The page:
April 23, 2008
The global tuberculosis (TB) epidemic is in enormous need of newer ways to combat the disease. Each year, 9 million people develop TB and about 2 million die. Newer drug resistant and multi-drug resistant strains are complicating treatment efforts worldwide, especially in resource-poor nations and when combined with treating HIV disease. Now, results from a recent British study looking at how tuberculosis (TB) survives during transmission have uncovered "fat and lazy" bacteria, which may present a new avenue for prevention and treatment.
This study built upon a separate recent observation that some TB cells contain a substance called triacylglycerol synthase that is found in TB bacteria as they enter a very slow or non-replication state in their life cycle. The researchers set out to investigate the phenomenon further in newly diagnosed people. Samples of mucous from the lungs (sputum) of untreated people in the United Kingdom and Gambia were examined for the presence of lipid bodies and compared to TB samples grown in the lab. Over time, the lab samples were exposed to different stressors, such as a lack of oxygen, to find out how the TB responded.
The reason for the "fat" remark directed at this very slow or non-replicating TB is due to discovering lipid bodies containing the fat triacylglycerol within the cells. More triacylglycerol built up as the lab cultures were continually stressed during this state. The more stress that TB encountered, the more fat that accrued and the slower it replicated. This phenomenon may also apply to TB being stressed from anti-TB drugs, though this study did not evaluate that.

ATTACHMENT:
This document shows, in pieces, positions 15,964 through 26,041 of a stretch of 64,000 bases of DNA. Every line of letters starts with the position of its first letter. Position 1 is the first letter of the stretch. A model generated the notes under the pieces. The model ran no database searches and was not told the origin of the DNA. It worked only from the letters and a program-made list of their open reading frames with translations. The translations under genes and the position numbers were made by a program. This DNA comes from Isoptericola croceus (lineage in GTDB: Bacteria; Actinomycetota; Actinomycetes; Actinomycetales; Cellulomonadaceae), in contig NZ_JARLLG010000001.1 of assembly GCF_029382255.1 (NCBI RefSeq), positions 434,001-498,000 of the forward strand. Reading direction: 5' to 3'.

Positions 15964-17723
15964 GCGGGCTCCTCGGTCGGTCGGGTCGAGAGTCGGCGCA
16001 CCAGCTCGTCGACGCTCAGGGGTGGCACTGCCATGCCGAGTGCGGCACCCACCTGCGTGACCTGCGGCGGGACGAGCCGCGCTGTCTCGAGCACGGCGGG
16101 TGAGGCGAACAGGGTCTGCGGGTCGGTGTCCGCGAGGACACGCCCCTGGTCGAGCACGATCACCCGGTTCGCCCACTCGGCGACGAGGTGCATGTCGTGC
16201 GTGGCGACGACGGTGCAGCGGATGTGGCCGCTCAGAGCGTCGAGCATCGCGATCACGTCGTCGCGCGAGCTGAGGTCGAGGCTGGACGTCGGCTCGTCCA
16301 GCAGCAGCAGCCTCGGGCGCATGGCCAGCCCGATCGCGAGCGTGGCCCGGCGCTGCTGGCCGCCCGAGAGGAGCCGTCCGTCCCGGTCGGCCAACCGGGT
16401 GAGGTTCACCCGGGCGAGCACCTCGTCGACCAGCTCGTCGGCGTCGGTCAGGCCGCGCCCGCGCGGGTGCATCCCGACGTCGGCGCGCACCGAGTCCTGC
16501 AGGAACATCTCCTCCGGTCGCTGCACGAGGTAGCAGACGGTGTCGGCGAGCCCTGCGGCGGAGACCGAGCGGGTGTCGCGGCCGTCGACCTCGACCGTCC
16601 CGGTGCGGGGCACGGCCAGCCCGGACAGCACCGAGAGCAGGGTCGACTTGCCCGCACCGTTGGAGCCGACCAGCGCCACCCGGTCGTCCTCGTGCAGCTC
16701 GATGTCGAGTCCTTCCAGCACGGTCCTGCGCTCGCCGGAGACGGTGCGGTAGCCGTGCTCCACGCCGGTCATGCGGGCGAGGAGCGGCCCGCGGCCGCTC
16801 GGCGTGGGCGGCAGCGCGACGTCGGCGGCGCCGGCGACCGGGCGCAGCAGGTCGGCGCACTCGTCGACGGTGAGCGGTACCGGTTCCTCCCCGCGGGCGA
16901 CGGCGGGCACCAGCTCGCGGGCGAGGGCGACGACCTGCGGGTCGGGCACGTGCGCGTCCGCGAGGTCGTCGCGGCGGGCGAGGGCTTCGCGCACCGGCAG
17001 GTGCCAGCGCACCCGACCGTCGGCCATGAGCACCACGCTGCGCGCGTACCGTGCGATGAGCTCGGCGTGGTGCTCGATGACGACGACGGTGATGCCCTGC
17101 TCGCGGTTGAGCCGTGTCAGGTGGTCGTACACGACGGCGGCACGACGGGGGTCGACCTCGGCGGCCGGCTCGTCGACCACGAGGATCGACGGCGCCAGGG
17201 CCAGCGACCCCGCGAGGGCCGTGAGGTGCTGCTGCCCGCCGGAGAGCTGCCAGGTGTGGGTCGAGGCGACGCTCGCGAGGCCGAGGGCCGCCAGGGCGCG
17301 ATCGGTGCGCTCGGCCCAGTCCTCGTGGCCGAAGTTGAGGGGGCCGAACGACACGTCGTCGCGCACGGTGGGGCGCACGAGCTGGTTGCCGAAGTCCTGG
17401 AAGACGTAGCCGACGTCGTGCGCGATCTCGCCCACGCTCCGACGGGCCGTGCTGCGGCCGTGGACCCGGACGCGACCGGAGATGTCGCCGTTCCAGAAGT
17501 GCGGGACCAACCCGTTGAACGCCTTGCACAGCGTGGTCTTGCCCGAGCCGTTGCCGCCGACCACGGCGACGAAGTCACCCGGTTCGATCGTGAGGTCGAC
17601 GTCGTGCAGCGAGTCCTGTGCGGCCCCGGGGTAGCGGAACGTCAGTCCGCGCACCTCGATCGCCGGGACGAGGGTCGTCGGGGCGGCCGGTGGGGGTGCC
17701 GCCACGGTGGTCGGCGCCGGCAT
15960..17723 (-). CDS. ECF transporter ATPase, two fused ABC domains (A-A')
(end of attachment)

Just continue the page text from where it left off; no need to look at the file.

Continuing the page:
Not much is known about this persistent non-replicating part of TB's life cycle. It has been generally accepted that sputum contains rapidly growing bacteria that are released from infected areas of the lungs. Yet these results show that fat and lazy TB bacteria actually outweigh active TB in sputum. Finding these populations of fat and lazy TB in all the sputum samples presents new considerations for changing how the disease is treated.
Treatments for TB have remained static for decades, so finding new avenues to stop TB transmission and infection have become critically important. The results from this study may provide researchers new targets to exploit the components of these TB "couch potatoes". Drugs could then be designed to interfere with this cycle, ultimately finding new ways to treat and perhaps cure TB infection and disease. At the least, treating TB in this fat and lazy state might reduce the burden that people face by having to take six months of drugs.